Morava is a high performing ‘common’ vetch which is suitable for grazing, green manuring, making hay / silage and as a disease break in cereal farming rotations. Morava is soft seeded and produces high levels of dry matter while still providing high grain yields. Good disease resistance makes Morava the best vetch option for areas receiving greater than 300mm annual rainfall.
In the early stages of growth, Morava has reddish leaves and shoots which later turn dark green in colour. It has red/purple flowers and the seed coat is dark brown with beige coloured cotyledons. This compares with Blanchefleur which has light green shoots and leaves, white flowers, smooth light brown seed coat, and orange cotyledons. Morava has shown to produce longer shoots and much larger leaves than Blanchefleur and Languedoc.
Variety Management / Agronomy
Regeneration: Morava has 90-95% soft seed. This is a significant advantage in the reduction of volunteer vetch plants for following seasons for short term cropping rotations. Morava pods demonstrate a longer non shattering period compared to other Common Vetch varieties such as Blanchefleur and Languedoc, meaning that seed harvest can be delayed slightly without suffering from a significant yield penalty.
Grazing: Vetch is not suited to close grazing as its growing points are well above ground level. However, in longer season environments, Morava can be lightly grazed successfully during winter and early spring, provided the growing points are not damaged. Heavy grazing can cause significant damage to the plant and it may not recover. Bloat can be a problem on pure legume stands and stock will have to be watched carefully if grazing green Vetch paddocks.
Disease / Pest Resistance
Morava, as with all common Vetch varieties, is susceptible to Red Legged Earth Mites (Halotydens destructor), Native Budworm (Helicoverpa punctigera) and Lucerne Flea (Sminthurus viridis). Appropriate control measures should be taken, especially in seedling stands.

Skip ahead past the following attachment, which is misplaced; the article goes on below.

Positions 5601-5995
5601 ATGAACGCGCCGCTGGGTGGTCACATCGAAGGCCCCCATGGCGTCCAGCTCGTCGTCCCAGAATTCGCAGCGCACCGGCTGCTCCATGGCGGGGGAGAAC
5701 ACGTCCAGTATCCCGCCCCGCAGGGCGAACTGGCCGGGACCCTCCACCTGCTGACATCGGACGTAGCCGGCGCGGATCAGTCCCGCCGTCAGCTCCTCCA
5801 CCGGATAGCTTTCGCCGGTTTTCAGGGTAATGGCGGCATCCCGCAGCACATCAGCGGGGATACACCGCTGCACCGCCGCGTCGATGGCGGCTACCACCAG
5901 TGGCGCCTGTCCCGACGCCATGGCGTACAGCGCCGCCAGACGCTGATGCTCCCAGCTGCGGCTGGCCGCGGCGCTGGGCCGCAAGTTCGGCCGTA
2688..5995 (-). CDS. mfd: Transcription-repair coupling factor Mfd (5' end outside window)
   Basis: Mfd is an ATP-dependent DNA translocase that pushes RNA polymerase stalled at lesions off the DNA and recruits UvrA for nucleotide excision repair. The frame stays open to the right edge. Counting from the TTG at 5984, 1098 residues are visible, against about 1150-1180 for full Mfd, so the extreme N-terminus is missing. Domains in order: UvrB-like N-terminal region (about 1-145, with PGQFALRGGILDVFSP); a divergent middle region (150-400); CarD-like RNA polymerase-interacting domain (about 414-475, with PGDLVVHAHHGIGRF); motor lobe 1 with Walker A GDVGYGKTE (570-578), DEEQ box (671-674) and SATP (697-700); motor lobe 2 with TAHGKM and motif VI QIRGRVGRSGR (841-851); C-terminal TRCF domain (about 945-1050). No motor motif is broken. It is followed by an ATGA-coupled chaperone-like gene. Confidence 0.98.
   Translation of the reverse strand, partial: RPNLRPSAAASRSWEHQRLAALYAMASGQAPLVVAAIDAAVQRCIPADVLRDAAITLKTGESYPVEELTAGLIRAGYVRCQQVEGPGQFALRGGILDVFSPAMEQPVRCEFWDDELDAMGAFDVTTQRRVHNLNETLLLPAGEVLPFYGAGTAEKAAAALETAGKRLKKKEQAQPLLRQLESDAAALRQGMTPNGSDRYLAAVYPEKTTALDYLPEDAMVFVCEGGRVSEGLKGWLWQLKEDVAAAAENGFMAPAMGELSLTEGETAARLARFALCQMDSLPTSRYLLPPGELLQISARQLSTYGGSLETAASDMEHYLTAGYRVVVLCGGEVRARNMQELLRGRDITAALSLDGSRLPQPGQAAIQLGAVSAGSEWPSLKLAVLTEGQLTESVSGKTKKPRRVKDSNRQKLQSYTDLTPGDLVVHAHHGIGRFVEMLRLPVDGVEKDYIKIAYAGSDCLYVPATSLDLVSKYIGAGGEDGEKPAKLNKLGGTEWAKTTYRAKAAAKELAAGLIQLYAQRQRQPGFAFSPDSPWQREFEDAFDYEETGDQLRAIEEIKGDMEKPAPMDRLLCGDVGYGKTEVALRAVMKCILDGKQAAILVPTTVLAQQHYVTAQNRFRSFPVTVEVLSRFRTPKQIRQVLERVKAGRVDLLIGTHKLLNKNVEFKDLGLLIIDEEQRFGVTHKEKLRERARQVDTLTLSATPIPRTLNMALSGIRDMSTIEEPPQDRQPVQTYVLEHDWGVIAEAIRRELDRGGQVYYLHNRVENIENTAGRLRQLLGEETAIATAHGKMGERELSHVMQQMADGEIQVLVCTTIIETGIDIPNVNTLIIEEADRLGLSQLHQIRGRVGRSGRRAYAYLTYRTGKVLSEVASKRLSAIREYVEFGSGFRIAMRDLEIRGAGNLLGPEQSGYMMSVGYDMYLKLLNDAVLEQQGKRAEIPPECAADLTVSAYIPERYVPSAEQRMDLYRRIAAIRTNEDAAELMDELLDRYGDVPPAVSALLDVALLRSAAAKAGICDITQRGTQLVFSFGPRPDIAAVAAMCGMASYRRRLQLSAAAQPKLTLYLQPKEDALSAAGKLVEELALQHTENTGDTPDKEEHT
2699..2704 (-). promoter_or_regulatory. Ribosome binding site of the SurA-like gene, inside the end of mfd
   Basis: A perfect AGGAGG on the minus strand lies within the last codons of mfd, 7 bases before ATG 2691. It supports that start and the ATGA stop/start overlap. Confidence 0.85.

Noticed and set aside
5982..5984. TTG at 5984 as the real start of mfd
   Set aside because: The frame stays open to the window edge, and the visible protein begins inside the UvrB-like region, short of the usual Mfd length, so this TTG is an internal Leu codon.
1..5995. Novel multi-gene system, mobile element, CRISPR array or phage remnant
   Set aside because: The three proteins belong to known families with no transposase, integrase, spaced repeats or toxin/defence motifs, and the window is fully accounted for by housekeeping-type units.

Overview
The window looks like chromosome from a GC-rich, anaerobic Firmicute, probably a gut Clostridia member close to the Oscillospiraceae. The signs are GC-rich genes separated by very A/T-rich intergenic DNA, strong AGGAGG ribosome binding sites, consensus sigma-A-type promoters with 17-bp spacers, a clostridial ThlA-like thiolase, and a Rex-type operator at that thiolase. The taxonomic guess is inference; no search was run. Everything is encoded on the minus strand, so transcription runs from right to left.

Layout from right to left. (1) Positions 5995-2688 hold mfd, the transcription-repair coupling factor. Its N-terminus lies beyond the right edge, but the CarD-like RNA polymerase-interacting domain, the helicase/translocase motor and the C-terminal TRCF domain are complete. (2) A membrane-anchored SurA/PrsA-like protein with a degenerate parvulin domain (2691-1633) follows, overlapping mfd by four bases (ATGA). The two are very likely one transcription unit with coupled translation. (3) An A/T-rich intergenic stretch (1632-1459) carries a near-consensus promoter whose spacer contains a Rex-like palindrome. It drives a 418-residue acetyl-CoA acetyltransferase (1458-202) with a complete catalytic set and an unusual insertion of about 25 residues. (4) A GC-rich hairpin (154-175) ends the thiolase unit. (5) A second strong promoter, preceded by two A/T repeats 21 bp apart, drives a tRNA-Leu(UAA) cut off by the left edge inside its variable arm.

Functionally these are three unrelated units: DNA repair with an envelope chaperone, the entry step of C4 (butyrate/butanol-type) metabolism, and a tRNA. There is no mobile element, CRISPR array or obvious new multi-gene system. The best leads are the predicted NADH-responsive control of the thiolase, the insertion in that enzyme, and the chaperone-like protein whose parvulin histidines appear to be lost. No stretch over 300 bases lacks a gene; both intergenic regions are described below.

Current Vetch varieties, Blanchfleur and Languedoc, are very susceptible to Rust, (caused by Uromyces viciafabea), and Ascochyta blight, (caused by Ascochyta spp). Morava however is resistant to Rust and tolerant to Ascochyta. In screen field and glass house tests since 1992, Morava has been resistant to showing any pustules, whereas Blanchefleur and Languedoc were susceptible, showing pustules on stems and leaves. Morava will replace current Vetch varieties for grain and herbage production in areas where Rust occurs.
Plant Breeders Rights (PBR): This variety is registered under Plant Breeders Rights (PBR) in Australia. Unauthorised commercial propagation or any sale, conditioning, export, import or stocking of propagating material is an infringement under the Plant Breeders Rights Act (1994). Any breach of this legislation will leave the grower liable for prosecution.
Disclaimer: The information presented in this brochure is from official and other sources and is considered to be reliable. It is provided in good faith and every care has been taken to ensure its accuracy. Barenbrug does not accept any responsibility for the consequences that may arise from the acceptance of recommendations or the suggestions made.